Watch / Machine Learning Resistance for Human Rights on the Blockchain.

Machine Learning Resistance for Human Rights on the Blockchain.

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Machine Learning Resistance for Human Rights on the Blockchain.

Duration: 00:32:25

Speaker: Santiago Siri

Type: Breakout

Expertise: Beginner

Event: Devcon 5

Date: Oct 2019

Bitcoin’s original white paper description of “one CPU one vote” (Nakamoto, 2008) shaped the software industry to think governance centered around machines, instead of humans. Although a fundamental right to privacy bent early blockchain design toward anonymity, this property facilitates the malicious use of Sybil Attacks (Douceur, 2002) significantly undermining the governance capacity of protocols. The importance of formalizing human identities can be inferred from centralized networks: major social media platforms were established when they achieved a sufficient level of consensus over their identity protocols, thus creating a trust layer on top of which a myriad of social applications could be built. This networked social infrastructure has in turn facilitated the emergence and spread of multiple borderless political movements. However, being highly vulnerable to several artificial intelligence exploits such as addictive algorithms, bots and deep fake technology, the underlying architecture of current protocols exposes society to political manipulation as well as data theft. On this talk we'll explore the different approaches to reach a “one human one node” graph, providing protocol specifications able to serve as a source of legitimacy in the governance of digital networks and strategies that can keep these protocols free from AI.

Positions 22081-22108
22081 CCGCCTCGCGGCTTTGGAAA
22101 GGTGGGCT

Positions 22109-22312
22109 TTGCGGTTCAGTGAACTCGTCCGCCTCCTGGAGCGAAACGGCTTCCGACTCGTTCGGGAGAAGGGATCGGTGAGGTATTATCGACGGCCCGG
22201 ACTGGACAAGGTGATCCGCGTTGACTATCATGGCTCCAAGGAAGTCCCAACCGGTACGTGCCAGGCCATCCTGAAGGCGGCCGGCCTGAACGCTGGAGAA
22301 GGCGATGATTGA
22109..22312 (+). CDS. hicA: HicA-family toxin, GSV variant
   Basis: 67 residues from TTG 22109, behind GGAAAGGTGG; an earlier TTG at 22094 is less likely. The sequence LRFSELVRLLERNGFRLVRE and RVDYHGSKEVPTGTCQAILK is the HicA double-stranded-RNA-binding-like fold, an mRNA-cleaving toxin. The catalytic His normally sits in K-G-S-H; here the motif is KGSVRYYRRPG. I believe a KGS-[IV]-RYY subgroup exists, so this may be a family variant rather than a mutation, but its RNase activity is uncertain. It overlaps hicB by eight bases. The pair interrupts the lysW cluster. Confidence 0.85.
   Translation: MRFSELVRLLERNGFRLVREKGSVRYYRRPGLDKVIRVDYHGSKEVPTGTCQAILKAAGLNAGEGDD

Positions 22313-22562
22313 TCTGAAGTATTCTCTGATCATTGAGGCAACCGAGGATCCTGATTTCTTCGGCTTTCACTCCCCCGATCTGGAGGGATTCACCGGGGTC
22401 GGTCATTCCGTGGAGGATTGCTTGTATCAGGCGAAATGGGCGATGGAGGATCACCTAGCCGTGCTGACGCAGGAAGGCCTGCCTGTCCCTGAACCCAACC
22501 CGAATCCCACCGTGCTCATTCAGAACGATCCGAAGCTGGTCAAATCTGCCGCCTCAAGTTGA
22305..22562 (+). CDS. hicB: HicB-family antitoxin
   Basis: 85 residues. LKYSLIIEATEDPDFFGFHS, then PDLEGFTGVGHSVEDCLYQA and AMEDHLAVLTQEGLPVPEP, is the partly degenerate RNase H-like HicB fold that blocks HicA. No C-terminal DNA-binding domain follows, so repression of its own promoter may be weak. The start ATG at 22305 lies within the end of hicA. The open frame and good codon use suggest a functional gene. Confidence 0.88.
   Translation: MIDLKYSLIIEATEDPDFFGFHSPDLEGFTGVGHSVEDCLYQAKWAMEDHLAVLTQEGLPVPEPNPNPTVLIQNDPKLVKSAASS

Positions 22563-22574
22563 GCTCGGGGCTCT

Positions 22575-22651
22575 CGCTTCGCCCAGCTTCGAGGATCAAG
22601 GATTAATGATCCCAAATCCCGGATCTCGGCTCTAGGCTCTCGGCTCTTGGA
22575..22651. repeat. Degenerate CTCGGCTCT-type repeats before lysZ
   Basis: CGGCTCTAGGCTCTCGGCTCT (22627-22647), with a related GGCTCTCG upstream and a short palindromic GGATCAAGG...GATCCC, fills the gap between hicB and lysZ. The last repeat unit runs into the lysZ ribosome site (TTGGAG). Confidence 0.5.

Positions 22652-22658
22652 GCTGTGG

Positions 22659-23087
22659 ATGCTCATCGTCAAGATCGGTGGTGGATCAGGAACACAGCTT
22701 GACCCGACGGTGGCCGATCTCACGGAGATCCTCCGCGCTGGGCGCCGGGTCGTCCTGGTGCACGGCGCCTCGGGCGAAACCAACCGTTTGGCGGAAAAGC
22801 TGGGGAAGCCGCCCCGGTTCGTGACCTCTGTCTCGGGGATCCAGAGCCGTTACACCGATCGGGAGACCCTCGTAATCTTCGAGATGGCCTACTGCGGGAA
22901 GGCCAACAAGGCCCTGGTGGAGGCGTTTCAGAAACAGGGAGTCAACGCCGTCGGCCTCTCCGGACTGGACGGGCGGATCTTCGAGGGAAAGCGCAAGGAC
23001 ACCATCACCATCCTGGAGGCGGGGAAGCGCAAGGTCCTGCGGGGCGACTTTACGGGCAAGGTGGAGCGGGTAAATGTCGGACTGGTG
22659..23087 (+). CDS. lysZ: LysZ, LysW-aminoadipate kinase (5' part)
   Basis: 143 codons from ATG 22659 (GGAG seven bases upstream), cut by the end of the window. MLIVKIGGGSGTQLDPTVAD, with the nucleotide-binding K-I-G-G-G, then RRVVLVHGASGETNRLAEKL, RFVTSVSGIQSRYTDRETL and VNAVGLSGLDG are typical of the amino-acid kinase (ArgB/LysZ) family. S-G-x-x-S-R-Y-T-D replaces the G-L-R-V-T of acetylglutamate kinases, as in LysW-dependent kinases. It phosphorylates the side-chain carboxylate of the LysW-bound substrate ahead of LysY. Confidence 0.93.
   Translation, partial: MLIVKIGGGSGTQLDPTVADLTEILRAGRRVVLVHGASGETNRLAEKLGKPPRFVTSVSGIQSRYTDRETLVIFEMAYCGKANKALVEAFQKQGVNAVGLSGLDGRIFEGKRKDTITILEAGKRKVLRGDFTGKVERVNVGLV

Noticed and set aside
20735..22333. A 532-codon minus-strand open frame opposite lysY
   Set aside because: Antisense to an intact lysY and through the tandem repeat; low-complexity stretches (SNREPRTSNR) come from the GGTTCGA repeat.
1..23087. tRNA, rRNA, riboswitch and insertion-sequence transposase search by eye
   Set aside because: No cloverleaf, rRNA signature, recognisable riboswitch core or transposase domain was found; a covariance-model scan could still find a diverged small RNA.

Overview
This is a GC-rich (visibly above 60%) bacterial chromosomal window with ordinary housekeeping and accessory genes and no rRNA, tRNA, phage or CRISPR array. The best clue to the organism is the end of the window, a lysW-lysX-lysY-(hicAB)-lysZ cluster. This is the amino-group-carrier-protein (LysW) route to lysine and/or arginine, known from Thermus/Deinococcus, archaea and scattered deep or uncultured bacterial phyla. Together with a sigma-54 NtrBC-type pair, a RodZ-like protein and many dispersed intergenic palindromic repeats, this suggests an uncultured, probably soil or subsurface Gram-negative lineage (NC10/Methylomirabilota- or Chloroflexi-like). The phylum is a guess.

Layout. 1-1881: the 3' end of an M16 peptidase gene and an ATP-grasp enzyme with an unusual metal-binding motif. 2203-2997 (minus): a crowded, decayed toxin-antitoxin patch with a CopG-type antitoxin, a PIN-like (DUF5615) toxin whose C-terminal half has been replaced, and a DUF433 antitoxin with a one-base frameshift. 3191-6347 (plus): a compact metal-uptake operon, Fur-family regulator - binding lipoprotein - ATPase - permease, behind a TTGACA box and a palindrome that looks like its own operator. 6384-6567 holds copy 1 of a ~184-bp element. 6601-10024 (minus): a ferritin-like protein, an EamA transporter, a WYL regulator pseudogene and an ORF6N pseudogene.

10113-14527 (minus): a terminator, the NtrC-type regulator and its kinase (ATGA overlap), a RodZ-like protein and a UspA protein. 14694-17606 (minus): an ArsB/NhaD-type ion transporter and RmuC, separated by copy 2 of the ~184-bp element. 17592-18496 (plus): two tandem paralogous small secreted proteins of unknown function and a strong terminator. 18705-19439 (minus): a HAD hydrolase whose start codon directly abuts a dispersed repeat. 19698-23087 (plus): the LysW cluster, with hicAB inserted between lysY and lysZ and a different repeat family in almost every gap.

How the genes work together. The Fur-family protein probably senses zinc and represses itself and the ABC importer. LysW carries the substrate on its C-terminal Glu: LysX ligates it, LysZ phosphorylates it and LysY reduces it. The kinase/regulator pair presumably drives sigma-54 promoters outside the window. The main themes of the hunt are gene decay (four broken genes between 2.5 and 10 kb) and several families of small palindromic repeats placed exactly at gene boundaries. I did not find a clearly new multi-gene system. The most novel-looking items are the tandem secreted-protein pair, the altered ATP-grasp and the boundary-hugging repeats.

About the speakers


Santiago Siri

Founder of Democracy Earth Foundation, a non-profit organization backed by Y Combinator that has built Universal Basic Income on Ethereum and launched the Proof of Humanity protocol. In the past he started the Partido de la Red, the first political party born out of the Internet that ran for elections in Argentina. Author of "Hacktivismo", published in 2015 by Random House.

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